If you read our last article, you might think that it had to have been the last planning mode. What else is there if ad hoc planning is not the last one? It’s the one we do not speak of. No, seriously, don’t go there! If you are curious why, keep on reading.
Mode #4: Chaos Mode
This mode is similar to Mode #2 when the Product Owner sets a maximum limit for Developers’ Sprint capacity, and the rest of their time is reserved as a buffer for anything that has to be solved operatively. The differences with Chaos mode is that the initially planned work is not prioritized to be finished first in the Sprint, and the Product Owner may reorganize and reprioritize the work and add additional requests at any time.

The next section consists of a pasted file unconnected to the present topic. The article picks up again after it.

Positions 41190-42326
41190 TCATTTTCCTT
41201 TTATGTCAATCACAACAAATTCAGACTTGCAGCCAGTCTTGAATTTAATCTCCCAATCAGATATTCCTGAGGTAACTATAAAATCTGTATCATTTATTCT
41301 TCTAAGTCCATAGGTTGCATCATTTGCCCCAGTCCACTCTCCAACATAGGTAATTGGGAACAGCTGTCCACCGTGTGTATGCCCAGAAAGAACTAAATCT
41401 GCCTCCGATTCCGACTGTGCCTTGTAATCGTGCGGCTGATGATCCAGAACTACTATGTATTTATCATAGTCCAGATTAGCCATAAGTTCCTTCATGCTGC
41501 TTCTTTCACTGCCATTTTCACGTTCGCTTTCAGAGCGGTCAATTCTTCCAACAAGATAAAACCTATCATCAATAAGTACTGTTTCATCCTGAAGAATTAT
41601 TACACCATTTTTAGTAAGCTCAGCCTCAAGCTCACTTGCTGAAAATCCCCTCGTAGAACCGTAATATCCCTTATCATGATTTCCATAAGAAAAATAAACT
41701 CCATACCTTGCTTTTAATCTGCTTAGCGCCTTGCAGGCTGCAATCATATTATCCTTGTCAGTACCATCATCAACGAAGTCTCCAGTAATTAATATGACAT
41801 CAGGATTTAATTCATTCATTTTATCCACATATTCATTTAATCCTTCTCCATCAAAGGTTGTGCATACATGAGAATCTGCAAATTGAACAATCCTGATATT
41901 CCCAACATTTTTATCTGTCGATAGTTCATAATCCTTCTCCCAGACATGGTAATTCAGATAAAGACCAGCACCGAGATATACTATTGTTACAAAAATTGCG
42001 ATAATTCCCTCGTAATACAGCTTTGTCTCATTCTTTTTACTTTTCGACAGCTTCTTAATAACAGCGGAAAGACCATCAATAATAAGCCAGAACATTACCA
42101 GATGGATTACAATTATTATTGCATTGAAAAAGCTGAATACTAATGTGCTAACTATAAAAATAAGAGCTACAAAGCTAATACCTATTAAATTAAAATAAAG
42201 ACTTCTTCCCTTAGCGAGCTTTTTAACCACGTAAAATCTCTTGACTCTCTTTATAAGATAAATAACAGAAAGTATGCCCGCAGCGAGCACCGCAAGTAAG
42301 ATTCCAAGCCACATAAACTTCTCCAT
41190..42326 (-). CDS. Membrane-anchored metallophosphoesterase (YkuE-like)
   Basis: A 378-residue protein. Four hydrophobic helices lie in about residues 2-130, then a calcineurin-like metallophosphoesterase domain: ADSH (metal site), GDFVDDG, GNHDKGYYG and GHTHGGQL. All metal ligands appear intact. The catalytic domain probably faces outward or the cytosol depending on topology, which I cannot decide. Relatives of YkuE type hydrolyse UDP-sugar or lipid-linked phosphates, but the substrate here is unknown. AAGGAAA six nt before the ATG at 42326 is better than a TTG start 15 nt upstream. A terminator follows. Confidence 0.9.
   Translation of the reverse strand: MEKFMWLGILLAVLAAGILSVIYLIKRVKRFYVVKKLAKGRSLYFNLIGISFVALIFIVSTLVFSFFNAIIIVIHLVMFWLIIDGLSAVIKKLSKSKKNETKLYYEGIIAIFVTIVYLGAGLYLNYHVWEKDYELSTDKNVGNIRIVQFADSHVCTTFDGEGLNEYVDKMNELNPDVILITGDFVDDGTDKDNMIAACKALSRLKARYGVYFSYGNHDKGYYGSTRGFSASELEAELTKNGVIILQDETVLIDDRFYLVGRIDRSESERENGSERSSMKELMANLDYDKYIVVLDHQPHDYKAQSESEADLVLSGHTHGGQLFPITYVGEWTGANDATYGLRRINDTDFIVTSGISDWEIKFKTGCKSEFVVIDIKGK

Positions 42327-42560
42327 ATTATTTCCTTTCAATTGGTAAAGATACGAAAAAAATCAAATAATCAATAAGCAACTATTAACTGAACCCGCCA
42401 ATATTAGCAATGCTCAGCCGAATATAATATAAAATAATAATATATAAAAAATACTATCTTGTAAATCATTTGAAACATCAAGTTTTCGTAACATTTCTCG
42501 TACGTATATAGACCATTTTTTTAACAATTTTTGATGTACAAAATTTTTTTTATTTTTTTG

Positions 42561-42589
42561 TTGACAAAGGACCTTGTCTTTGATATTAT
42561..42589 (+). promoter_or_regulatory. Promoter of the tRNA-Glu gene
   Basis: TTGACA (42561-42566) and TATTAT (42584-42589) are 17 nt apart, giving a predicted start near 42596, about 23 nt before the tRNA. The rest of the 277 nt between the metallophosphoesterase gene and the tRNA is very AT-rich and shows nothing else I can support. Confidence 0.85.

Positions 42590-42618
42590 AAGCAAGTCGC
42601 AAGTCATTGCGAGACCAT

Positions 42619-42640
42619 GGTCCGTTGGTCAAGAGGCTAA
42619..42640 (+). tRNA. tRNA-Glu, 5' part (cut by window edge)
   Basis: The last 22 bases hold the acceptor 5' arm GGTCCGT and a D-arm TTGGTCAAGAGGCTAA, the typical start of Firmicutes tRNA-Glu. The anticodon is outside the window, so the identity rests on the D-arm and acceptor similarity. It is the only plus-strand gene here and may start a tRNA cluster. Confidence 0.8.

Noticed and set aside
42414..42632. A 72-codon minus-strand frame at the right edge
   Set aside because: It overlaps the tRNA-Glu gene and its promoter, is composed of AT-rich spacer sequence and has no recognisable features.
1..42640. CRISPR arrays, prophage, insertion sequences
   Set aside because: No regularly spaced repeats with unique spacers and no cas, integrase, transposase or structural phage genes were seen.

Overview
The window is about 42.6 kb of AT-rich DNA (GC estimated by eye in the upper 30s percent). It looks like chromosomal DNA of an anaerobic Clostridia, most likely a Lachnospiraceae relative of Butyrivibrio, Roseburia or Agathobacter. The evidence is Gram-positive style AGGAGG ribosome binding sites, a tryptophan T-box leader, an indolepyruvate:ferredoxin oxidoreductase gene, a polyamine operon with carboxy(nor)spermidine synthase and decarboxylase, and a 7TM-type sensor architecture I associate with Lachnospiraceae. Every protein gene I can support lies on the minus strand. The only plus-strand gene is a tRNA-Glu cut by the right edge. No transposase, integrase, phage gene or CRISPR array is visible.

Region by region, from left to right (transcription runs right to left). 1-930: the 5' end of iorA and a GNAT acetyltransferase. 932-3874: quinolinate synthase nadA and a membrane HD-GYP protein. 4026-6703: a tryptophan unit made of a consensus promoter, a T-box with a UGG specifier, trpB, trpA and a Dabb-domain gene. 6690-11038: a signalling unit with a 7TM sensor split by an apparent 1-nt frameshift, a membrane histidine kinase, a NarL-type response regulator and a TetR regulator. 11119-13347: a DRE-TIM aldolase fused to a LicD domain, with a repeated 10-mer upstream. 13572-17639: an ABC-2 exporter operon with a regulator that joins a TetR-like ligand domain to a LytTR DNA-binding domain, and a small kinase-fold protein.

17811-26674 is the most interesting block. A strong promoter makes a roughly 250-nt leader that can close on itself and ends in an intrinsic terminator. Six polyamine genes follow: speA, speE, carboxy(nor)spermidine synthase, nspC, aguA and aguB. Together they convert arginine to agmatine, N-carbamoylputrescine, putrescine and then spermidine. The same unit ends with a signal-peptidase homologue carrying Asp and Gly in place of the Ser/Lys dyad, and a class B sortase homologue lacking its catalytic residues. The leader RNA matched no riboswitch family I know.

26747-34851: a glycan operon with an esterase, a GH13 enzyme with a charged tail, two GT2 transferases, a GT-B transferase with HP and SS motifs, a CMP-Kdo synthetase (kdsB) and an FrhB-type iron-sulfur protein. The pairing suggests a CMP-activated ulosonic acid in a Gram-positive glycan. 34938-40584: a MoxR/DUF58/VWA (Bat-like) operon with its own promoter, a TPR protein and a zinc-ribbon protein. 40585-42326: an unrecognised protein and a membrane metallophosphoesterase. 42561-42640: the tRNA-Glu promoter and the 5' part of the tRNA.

- You will barely finish the work pulled into the Sprint during Planning and the Sprint Goal will probably not be achieved.
- Stakeholders are persuaded that they can require anything at any time in any volume.
- The Product Owner is not able to plan strategically and needs to toggle between Product Owner and Developer contexts often.
- Developers can become frustrated.
- Daily Refinements will be an inherent part of the Sprint.
This Planning mode can be thought of as a service mode. Imagine that you know that there are ad hoc requests coming, but you never know what will come when. So, would you start working on the User Story you planned for during Sprint Planning if you know that you need 5 hours for its completion? Probably not. You’d rather wait for another ad hoc request to come, wouldn’t you? So, you will not finish the planned work ever.
This planning mode is considered bad practice and is NOT supported by ScrumOne.
Be strong! We will be back soon with Planning rules!